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|Lady Says She Didn’t Kneel For Husband During Yoruba Traditional Wedding by WotzupNG: 8:52am On Aug 24, 2018|
A Nigerian feminist based in Canada has revealed she didn't kneel down for her husband during their traditional wedding, a thing required by the Yoruba tradition.
According to the lady identified as @Eniolahu on Twitter, she and her husband told the MC to skip that part. She also revealed plans by her sister to prevent the use of a term in her coming wedding.
Read er tweets below for more.
“Speaking of submission, during my Yoruba engagement, my husband and I told the Alagas to not use that word or ask me to kneel for him. Everyone told me it wouldn’t be possible because, culture. But guess whose knees didn’t touch the ground?”
|Re: Lady Says She Didn’t Kneel For Husband During Yoruba Traditional Wedding by zinnydan(f): 8:55am On Aug 24, 2018|
|Re: Lady Says She Didn’t Kneel For Husband During Yoruba Traditional Wedding by WotzupNG: 11:08am On Aug 24, 2018|
A man has reacted to a tweet from a feminist who revealed that she didn't kneel for her husband on their Yoruba traditional day.
Reacting to the tweets from the lady who is based in Canada, a Twitter user identified as Biola Kazeem wondered why we glorify and practice foreign culture but chose to pick holes in ours, same holes that can be found in the borrowed one.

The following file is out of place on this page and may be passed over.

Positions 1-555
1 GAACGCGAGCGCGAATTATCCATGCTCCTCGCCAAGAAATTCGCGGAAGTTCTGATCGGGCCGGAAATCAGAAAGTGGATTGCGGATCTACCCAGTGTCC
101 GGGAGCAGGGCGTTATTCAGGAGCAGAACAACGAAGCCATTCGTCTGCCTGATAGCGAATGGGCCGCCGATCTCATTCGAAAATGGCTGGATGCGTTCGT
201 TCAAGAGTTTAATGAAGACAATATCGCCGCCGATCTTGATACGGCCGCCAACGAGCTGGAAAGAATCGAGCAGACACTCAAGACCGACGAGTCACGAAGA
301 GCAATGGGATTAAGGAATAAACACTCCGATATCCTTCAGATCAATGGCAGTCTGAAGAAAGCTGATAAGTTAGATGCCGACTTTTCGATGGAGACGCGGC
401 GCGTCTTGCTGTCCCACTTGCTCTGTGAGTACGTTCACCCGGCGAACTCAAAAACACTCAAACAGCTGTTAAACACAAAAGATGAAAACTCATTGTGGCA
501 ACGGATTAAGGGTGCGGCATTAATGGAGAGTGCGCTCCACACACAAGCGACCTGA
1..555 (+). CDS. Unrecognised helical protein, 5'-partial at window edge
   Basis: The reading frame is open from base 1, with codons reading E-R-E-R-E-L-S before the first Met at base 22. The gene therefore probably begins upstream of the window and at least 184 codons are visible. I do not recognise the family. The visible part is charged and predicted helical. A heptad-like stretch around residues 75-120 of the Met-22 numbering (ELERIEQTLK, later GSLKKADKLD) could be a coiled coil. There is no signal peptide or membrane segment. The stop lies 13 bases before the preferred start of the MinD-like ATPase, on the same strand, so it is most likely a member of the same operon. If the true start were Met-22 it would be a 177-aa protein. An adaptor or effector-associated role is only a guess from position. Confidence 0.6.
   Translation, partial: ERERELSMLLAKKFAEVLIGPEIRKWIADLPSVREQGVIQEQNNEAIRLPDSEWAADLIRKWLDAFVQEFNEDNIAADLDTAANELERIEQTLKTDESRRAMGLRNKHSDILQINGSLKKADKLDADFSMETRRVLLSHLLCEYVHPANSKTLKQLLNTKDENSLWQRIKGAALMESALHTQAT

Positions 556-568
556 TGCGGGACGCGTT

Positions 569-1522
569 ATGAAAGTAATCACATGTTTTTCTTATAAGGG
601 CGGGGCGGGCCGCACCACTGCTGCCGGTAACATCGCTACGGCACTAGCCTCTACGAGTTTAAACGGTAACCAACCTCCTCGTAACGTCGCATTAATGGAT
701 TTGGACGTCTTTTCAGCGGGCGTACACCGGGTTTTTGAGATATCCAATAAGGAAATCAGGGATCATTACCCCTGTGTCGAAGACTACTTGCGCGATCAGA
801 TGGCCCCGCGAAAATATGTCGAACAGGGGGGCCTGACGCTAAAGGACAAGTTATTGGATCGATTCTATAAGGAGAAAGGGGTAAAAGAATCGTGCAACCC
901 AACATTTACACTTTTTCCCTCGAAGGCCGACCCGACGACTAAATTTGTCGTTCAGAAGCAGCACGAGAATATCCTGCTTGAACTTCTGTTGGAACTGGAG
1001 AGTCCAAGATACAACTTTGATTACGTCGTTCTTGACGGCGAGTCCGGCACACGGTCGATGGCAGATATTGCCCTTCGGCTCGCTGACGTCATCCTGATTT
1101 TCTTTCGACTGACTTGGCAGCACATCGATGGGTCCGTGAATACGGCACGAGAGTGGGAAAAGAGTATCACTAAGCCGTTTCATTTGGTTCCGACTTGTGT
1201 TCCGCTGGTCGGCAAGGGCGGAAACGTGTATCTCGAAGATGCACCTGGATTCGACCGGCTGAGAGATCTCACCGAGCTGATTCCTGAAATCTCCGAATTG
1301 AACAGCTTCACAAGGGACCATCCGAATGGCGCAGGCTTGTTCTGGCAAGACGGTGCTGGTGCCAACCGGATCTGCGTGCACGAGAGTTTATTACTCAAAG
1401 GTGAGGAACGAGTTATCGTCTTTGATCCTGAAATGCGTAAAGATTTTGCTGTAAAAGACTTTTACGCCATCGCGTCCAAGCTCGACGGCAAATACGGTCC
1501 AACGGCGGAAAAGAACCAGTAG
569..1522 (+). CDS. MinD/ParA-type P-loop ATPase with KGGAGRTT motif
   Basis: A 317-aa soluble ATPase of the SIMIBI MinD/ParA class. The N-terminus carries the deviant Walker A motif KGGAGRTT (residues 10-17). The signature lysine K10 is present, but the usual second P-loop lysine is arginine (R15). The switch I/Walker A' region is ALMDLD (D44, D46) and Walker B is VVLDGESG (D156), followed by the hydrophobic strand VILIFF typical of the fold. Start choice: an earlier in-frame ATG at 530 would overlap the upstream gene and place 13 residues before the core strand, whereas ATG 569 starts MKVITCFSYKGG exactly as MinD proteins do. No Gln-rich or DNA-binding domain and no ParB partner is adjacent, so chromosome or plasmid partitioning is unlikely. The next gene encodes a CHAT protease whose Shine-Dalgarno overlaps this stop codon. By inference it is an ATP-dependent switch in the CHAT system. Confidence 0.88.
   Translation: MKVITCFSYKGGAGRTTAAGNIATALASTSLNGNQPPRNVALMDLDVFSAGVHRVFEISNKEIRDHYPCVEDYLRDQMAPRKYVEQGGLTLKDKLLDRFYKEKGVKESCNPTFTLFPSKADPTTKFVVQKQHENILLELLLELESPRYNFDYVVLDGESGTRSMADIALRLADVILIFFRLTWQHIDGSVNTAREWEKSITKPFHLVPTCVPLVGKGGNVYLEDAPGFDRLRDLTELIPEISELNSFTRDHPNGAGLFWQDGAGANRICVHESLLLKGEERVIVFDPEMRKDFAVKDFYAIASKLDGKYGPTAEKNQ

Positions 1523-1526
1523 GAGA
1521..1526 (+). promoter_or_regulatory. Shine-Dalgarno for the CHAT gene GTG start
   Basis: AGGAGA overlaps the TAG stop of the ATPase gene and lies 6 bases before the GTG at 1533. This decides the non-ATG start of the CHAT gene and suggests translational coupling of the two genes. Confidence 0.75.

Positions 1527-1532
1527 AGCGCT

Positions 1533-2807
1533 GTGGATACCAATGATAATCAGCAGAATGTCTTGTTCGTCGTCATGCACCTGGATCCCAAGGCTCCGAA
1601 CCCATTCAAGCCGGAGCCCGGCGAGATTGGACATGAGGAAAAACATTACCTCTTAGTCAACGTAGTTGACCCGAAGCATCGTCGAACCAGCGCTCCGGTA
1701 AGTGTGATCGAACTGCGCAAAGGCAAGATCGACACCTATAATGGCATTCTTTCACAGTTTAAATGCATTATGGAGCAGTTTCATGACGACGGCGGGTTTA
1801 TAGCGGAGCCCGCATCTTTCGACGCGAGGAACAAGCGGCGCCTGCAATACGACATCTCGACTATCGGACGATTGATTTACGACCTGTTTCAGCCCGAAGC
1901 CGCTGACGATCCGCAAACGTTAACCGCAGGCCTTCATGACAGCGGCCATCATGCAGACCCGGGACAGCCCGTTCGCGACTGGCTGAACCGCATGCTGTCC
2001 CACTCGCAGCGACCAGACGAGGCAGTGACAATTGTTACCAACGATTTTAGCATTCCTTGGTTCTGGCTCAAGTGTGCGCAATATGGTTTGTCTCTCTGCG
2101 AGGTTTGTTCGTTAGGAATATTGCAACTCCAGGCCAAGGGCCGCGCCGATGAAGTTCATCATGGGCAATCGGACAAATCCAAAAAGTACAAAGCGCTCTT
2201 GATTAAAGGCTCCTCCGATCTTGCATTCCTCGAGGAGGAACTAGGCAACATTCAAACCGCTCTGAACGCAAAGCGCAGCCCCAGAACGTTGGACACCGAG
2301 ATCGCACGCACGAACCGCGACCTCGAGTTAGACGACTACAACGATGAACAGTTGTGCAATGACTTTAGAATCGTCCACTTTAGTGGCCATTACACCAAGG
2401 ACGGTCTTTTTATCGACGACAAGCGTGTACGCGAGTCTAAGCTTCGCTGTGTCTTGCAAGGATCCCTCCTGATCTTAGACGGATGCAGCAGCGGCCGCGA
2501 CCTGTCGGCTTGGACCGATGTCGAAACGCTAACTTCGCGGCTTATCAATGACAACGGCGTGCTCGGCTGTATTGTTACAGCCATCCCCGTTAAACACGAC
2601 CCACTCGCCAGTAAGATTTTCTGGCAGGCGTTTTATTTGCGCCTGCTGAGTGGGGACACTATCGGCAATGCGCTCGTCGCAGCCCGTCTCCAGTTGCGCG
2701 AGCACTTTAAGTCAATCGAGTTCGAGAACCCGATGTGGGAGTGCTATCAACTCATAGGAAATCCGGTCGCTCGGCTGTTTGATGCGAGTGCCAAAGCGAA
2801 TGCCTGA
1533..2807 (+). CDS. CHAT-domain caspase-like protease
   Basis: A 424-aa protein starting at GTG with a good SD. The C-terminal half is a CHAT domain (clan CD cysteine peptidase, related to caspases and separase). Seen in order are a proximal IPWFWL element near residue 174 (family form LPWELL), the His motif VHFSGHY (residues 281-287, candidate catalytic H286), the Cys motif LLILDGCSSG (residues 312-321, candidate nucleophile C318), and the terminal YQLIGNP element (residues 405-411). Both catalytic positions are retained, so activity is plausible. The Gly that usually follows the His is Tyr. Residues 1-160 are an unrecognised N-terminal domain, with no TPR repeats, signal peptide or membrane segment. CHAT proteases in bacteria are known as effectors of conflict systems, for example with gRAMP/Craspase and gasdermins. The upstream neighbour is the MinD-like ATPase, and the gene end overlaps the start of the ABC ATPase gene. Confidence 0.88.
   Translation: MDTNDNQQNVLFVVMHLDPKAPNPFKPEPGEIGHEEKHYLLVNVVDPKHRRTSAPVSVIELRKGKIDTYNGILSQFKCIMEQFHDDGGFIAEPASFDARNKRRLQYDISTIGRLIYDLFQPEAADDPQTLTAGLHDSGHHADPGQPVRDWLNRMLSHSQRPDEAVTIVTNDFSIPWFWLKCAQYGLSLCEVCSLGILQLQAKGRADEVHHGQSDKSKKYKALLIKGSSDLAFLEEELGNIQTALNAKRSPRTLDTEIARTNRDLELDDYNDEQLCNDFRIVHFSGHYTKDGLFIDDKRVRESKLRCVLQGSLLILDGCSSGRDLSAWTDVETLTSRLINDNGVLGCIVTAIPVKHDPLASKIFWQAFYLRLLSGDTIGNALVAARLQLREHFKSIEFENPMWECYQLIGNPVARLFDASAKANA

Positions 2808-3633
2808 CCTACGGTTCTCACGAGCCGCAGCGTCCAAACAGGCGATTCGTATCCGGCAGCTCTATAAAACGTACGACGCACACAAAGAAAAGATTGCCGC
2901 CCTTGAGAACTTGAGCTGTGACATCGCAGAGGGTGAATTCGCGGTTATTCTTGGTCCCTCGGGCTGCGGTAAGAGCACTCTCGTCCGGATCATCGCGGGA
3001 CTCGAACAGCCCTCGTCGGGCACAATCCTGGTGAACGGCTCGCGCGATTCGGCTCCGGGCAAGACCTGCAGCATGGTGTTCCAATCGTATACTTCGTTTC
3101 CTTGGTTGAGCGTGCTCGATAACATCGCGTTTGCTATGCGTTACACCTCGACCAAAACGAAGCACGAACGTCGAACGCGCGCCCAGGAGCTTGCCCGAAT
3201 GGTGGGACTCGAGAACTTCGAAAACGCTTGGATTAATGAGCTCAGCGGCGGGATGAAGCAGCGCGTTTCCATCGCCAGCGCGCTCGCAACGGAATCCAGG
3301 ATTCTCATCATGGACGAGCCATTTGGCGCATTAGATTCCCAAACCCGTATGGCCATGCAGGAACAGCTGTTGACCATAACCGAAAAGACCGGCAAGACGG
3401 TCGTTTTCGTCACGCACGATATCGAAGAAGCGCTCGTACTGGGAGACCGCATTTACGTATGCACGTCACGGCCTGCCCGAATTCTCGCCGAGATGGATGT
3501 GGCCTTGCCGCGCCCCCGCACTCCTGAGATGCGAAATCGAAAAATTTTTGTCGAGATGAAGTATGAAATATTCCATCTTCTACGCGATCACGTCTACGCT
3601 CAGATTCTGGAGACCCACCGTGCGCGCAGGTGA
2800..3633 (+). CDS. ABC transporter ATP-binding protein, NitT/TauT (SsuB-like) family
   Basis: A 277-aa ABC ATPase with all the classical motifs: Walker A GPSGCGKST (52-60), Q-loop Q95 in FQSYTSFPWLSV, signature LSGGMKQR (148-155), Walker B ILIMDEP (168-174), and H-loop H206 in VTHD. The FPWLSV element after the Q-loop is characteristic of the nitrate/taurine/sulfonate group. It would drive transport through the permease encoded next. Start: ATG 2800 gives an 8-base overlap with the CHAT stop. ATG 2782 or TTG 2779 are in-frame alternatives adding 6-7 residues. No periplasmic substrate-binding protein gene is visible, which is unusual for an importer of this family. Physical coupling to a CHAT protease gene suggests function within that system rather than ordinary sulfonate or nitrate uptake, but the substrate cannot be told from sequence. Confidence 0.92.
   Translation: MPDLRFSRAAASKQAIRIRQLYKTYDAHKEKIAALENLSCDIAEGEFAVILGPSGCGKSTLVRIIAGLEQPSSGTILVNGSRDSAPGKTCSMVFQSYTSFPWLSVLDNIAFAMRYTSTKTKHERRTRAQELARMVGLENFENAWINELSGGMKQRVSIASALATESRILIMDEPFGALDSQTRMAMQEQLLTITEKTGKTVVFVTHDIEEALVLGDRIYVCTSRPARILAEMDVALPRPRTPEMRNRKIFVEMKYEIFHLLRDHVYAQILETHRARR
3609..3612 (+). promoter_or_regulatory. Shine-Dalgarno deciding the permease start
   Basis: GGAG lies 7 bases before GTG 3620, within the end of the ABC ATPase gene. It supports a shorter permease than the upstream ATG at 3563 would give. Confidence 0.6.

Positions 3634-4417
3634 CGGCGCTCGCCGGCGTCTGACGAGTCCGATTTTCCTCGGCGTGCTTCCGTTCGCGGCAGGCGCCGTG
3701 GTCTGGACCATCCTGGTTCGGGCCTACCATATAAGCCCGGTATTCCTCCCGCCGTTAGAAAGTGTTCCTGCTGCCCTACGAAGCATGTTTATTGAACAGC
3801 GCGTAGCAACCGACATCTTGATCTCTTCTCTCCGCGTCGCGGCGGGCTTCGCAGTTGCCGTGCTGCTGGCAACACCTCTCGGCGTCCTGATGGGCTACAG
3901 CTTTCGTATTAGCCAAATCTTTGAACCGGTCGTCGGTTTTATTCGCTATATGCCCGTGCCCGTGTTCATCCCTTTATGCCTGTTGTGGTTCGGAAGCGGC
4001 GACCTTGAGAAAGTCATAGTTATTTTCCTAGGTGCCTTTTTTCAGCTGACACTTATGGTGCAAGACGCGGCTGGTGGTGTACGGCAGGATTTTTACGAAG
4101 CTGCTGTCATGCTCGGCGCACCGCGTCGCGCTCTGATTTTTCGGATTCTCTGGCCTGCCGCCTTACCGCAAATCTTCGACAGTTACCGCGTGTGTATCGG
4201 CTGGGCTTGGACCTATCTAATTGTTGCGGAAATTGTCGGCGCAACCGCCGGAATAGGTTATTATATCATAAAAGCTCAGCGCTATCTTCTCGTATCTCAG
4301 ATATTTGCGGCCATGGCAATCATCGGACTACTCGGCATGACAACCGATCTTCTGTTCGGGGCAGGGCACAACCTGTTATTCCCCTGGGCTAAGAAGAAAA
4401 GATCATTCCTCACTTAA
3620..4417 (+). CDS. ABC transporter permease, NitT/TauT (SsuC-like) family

''It is fine that some couples are rejecting symbolic gestures such as a wife kneeling for her husband during the Yoruba traditional wedding. Everyone is entitled to their choices. I just find it amusing we are quicker to find holes in gestures than those of our colonial masters.
If the idea is that kneeling is somewhat oppressive/discriminatory, we can find those holes in the white wedding too. The roots of a woman wearing white is to suggest she is pure. Is that not oppressive? Why should fathers walk daughters down the aisle?Is that not discriminatory?
We can question culture while preserving it. A woman kneeling down for her husband is not any more symbolic than wearing white or her father walking her down the aisle. We are usually more eager to question our cultural gestures. It is probably subconscious.
We should question everything if we really want to shake things up. Why should the woman bear he burden of displaying purity in white? Why should fathers walk their daughters? Is the mother not worthy? If kneeling is a problem,these should be too. Same premise.
Culture is only culture if most people agree to it. If we reject our culture while not questioning those who adopted, it is probably not culture that is the problem. Culture is usually not a buffet. If it stops being homogeneous,how is it then culture? If it is not preserved.
What do we hand down? The Western cultures we are less keen to question were handed down generations flaws & all. Question culture but be sure you are questioning everything, including the culture of your colonialists. If not, the culture is not the problem. Selah.''
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